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J Am Coll Cardiol. 1993 Oct;22(4 Suppl A):61A-71A.

Changes in myocardial and vascular receptors in heart failure.

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  • 1Division of Cardiology, University of Colorado Health Sciences Center, Denver 80262.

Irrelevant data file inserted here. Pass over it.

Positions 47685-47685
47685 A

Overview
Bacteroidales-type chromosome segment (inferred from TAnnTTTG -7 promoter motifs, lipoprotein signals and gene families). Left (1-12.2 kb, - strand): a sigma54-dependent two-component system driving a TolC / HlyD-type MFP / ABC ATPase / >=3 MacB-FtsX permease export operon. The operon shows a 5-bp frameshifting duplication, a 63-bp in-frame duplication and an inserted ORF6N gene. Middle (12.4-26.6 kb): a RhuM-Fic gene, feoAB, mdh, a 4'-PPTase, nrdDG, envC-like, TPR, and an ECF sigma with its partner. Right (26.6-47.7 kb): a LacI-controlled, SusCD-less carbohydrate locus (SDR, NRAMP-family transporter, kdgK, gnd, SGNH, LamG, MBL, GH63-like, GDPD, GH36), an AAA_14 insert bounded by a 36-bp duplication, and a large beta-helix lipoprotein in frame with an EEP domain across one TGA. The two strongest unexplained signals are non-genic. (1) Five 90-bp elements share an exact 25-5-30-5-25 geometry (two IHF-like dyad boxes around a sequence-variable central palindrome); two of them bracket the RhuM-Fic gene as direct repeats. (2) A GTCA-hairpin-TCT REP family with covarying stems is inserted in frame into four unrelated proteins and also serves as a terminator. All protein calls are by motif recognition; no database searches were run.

Heart failure results in dramatic changes in certain neurotransmitter and hormone receptors. The majority of the changes occur in the heart and generally can be classified as regulatory phenomena that withdraw the failing heart from adrenergic stimulation. Of these, the most prominent is beta 1-receptor downregulation. Changes in vascular receptors are much less prominent and there is no direct evidence that any vascular receptor changes in heart failure. The changes that occur in myocardial receptors suggest that antiadrenergic therapy would be effective in the treatment of heart failure by removing adrenergic signaling transduced by the remaining components of the receptor pathways. Taken together, the receptor desensitization changes present in the failing heart provide a rationale for beta 1- plus beta 2-adrenergic blockade or even combined beta 1-, beta 2-alpha 1-adrenergic receptor blockade in heart failure.

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